Have You Exceeded Your Capabilities?

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It’s every IT contractor’s dream to have too much work to handle. But what happens when the dream comes true? What happens when you’ve comfortably exceeded your capabilities and need to consider some method of expansion before your clients suffer?


The first thing you need to do is communicate your situation to your client. Keeping lines of communication open increases the likelihood your client will work with you willingly through your transition period. “There are times when your clients may actually recognize it before you do,” said MJ Shoer, president, Jenaly Technology Group. “The more proactively you communicate with your client to keep them in the loop of what’s going on with your organization, the better you are able to navigate through a situation like that. It’s pretty easy to get too big for your britches without necessarily intending to, and there are only a handful of ways to address it.”


Three ways to address your sudden organizational growth and increased workload include partnering with another organization or contractor, investing in technology or hiring capable staff. If you choose to invest in additional staff, you should tap into an existing pool of vetted talent. Shoer cautions against quick hires to fill an immediate need. Instead, you should have a pipeline of candidates available you can call on confidently.


“You don’t want to react by just hiring people,” Shoer said. “I keep a constant interview process going. I’m always looking. We don’t advertise aggressively, but we can keep an open posting on our Web site, and if someone is referred to us, I will always interview someone. I will keep an active dialogue with that person. There is no position open, but when there is or when I project that I have need, I would offer this person a job in a heartbeat. It always behooves you to have a constant pipeline going. It’s no different than working on business development, where a fundamental element is working on your own staff.”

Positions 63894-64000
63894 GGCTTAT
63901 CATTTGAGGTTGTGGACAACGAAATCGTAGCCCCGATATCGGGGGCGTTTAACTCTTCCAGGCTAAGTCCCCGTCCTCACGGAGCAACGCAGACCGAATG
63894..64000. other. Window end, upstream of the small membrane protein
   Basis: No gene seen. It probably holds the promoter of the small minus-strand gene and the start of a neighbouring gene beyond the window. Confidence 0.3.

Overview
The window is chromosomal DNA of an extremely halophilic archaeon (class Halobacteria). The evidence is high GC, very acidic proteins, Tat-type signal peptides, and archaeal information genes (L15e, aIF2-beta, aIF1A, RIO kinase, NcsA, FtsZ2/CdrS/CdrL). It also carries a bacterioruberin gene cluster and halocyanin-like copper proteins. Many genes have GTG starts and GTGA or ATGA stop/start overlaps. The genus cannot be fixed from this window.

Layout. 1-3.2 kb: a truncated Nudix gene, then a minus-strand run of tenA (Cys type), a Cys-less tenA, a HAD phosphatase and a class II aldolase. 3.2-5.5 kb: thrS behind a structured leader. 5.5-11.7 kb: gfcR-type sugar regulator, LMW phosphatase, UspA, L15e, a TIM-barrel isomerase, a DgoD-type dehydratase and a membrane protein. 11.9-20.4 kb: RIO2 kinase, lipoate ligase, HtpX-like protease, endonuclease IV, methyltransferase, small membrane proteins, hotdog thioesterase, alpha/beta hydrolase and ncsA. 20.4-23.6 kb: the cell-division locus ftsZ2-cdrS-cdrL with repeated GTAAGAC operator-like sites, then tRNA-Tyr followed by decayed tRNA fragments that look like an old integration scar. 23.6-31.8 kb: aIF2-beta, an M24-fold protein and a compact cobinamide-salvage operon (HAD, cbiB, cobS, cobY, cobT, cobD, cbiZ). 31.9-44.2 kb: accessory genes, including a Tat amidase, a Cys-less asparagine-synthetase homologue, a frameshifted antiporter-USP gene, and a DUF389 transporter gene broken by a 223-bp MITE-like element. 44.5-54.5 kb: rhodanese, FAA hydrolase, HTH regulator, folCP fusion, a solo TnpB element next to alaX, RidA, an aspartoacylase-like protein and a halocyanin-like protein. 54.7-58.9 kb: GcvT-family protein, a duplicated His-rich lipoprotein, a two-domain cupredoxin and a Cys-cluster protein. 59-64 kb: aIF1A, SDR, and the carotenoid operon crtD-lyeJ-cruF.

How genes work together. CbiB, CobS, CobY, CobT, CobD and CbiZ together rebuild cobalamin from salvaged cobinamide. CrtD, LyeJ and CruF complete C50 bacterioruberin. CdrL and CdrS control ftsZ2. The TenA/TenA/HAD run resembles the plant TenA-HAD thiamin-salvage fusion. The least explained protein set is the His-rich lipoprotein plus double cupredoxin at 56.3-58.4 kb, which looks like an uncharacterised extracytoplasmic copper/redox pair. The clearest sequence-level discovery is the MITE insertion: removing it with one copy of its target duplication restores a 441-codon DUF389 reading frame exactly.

You might decide to improve your overall efficiency by introducing some more effective processes or new technology into the office such as a performance management application to track core business transactions. Managed services are also an option that might prove profitable and helpful, fulfilling an expressed need in your business while simultaneously allowing you to offer your clients improved or additional services. “The technology investments that we’ve made allow us to do more with less,” Shoer said. “And more importantly, be more efficient with the staff that we have. Rather than if something breaks, I now have one person tied up fixing that one problem, and I can’t move that resource on to the next event until that first one is closed. By leveraging technology and efficiencies you can get better utilization out of your staff. It’s all about better responsiveness and predictability in your service level to your clients.”


And when your best bet to get the work done involves partnering with another organization, as with your next-in-line employees, it’s always good to have a peer group of other business owners or people in similar circumstances you can call on, sans competitive pressures, of course.


Shoer said it can be tough to find partners depending on your market. “Some of the more rural markets may get a little more difficult because it may just be you and your competitor servicing a market. But if you’ve got the ability to foster peer relationships, oftentimes that can be a great source of input, advice and objective opinions. They may even be willing to share some of the work load should you care to farm some out to them.”


–Kellye Whitney, kellyew@certmag.com

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